15. Utility Functions • Assuming a lottery f with a set of states S and a set of prizes X, a utility function is any function u:X x S -> R (that is, into the real numbers) • One important utility function of an outcome x is the one assessed by asking the decision maker to assign a preference probability among the worst outcome X0 and the best outcome X1 • Note: There must be such a probability, due to the continuity axiom (our equivalence rule)

  16. The Continuity Axiom • If there are lotteries La, Lb, Lc; La > Lb > Lc (preference relation), then there is a number 0<p<1 such that the decision maker is indifferent between getting lottery Lb for sure, and receiving a compound lottery with probability p of getting lottery La and probability 1-p of getting lottery Lc • P is the preference probability of this model • B is the certain equivalent of the La, Lc deal

  17. Preference Probabilities P 1 La Lb  1-P Lc B is the Certain Equivalent of the lottery < La, p; Lc, 1-p>

  18. The Expected-Utility Maximization Theorem • Theorem: The VNM axioms are jointly satisfied iff there exists a utility function U in the range [0..1] such that lottery f is (weakly) preferred to lottery g iff the expected value of the utility of lottery f is greater or equal to that of lottery g (see Myerson Chap 1) • Note: The proof shows that the preference probability (and its linear combinations) in fact satisfies the requirements

  19. Implications of Utility Maximization to Decision Making • Starting from relatively very weak assumptions, VNM showed that there is always a utility measure that is maximized, given a normative decision maker that follows intuitively highly plausible behavior rules • Maximization of expected utility could even be viewed as an evolutionary law of maximizing some survival function • However, in reality (descriptive behavior) people often violate each and every one of the axioms!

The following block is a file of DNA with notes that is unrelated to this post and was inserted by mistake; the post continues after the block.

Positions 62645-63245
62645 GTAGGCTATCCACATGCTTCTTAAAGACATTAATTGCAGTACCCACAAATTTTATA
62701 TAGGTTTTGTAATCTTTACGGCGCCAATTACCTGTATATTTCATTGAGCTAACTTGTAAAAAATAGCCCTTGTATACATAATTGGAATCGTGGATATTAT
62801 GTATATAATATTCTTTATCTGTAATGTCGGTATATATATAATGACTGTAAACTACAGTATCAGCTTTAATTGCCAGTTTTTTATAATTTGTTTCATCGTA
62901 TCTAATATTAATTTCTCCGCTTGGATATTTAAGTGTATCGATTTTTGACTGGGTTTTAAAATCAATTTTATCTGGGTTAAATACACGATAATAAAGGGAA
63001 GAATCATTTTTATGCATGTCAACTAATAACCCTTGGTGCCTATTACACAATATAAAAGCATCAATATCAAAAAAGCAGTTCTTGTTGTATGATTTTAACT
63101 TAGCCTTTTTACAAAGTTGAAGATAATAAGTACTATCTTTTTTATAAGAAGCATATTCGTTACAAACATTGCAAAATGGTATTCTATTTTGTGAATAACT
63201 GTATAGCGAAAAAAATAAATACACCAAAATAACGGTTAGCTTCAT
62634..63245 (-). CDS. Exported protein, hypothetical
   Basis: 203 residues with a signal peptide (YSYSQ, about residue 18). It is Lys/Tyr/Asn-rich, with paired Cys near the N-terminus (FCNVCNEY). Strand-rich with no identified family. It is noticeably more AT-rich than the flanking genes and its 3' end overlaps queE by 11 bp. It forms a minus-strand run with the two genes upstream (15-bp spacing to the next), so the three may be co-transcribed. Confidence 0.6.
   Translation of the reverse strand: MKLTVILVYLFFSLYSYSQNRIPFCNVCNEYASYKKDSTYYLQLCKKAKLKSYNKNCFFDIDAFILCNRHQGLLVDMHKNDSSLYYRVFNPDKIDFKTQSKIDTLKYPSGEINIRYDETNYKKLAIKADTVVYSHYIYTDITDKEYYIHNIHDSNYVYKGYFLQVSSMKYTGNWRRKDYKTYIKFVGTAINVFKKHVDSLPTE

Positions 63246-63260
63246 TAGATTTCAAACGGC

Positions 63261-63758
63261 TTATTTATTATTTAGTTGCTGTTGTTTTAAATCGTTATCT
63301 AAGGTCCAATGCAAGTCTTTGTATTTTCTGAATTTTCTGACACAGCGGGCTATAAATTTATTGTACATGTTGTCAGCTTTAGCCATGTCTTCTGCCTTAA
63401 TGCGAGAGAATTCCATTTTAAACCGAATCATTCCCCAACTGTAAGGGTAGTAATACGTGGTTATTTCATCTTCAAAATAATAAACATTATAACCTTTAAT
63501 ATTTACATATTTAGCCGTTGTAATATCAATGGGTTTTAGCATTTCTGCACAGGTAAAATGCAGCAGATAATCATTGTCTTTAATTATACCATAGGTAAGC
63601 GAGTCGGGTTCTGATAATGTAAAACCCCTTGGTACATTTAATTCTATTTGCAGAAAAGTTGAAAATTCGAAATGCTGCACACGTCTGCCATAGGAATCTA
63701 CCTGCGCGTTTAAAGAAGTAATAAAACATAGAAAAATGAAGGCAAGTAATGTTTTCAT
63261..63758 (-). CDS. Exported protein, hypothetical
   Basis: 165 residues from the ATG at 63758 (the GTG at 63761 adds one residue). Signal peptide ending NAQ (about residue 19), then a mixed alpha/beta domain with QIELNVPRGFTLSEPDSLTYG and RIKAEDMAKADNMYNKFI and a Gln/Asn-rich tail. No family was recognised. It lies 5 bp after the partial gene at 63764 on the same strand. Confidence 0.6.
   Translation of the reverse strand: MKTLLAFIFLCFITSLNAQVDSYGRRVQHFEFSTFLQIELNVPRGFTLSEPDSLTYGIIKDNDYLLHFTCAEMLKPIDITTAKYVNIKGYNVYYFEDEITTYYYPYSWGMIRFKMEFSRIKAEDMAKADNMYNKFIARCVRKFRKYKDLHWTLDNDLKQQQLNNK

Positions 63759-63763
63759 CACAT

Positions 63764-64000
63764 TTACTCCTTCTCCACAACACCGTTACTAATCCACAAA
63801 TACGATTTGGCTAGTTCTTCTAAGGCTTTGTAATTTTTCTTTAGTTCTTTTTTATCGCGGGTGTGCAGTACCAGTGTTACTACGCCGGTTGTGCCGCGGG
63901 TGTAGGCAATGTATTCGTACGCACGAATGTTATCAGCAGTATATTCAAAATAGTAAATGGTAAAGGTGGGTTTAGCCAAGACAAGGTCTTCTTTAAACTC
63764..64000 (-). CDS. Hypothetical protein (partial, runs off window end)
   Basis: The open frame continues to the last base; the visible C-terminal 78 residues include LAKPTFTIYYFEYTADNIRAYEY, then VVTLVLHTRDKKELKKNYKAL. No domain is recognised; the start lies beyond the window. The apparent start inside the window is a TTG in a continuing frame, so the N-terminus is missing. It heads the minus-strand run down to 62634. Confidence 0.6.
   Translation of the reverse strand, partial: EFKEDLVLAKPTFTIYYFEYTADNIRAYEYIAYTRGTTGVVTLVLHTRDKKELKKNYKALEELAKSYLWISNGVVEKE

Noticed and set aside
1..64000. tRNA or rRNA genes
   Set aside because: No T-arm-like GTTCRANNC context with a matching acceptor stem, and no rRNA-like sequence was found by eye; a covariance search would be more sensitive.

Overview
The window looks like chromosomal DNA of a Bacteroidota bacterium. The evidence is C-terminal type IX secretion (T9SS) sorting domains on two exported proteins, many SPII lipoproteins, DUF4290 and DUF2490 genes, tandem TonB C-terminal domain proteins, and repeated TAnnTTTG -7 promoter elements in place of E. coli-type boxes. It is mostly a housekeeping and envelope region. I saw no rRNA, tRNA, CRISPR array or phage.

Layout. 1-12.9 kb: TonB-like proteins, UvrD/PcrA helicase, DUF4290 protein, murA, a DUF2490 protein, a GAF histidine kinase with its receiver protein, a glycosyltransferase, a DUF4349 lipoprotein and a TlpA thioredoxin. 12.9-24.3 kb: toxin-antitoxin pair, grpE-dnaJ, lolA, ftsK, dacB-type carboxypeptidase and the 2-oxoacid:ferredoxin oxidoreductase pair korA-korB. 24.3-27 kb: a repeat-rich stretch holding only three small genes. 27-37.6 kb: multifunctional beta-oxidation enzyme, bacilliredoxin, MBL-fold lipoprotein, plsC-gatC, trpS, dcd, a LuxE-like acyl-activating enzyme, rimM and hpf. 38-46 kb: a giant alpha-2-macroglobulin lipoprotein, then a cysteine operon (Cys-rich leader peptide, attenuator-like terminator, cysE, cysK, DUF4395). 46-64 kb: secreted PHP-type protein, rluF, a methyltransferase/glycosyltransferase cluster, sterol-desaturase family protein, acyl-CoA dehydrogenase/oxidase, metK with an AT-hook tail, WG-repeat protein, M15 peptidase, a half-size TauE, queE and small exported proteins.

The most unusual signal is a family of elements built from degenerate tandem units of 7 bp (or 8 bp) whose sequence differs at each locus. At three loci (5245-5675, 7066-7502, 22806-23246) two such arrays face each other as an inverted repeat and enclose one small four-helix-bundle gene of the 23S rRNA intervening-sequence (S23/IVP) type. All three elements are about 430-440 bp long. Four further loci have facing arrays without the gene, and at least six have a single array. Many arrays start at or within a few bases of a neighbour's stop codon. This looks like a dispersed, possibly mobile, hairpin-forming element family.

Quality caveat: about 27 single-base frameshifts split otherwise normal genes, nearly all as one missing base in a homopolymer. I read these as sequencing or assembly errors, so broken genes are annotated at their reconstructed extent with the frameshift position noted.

20. The Allais Paradox (Cancellation) • What would you prefer: • A: $1M for sure • B: a 10% chance of $2.5M, an 89% chance of $1M, and a 1 % chance of getting $0 ? • And which would you like better: • C: an 11% chance of $1M and an 89% of $0 • D: a 10% chance of $2.5M and a 90% chance of $0

  21. The Allais Paradox, Graphically 10% 89% 1% A $1M $1M $1M B $2.5 $1M $0 C $1M $0 $1M D $2.5M $0 $0

  22. The Elsberg Paradox (Cancellation) • Suppose an urn contains 90 balls; 30 are red, the other 60 an unknown mixture of black and yellow. One ball is drawn. • Game A: • If you bet on Red, you get a $100 for red, $0 otherwise; • If you bet on black, $100 for black, $0 otherwise • Game B: • If you bet on red or yellow, you get a $100 for either, $0 otherwise; • If you bet on black or yellow, you get $100 for either, $0 otherwise

  23. The Elsberg Paradox, Revisited

  24. An Intransitivity Paradox Decision Rule: Prefer intelligence if IQ gap > 10, else experience

  25. The Theater Ticket Paradox (Kahneman and Tversky 1982) • You intend to attend a theater show that costs $50. • A:You bought a ticket for $50, but lost it on the way to the show. Will you buy another one? • B: You lost $50 on the way to the show. Will you buy a ticket?

  26. Are People Really Irrational? • Not necessarily! • The cost of following normative principles, as opposed to applying simplifying approximations, might be too much on average in the long run • Remember that the decision maker assumes that the real world is not designed to take advantage of her approximation method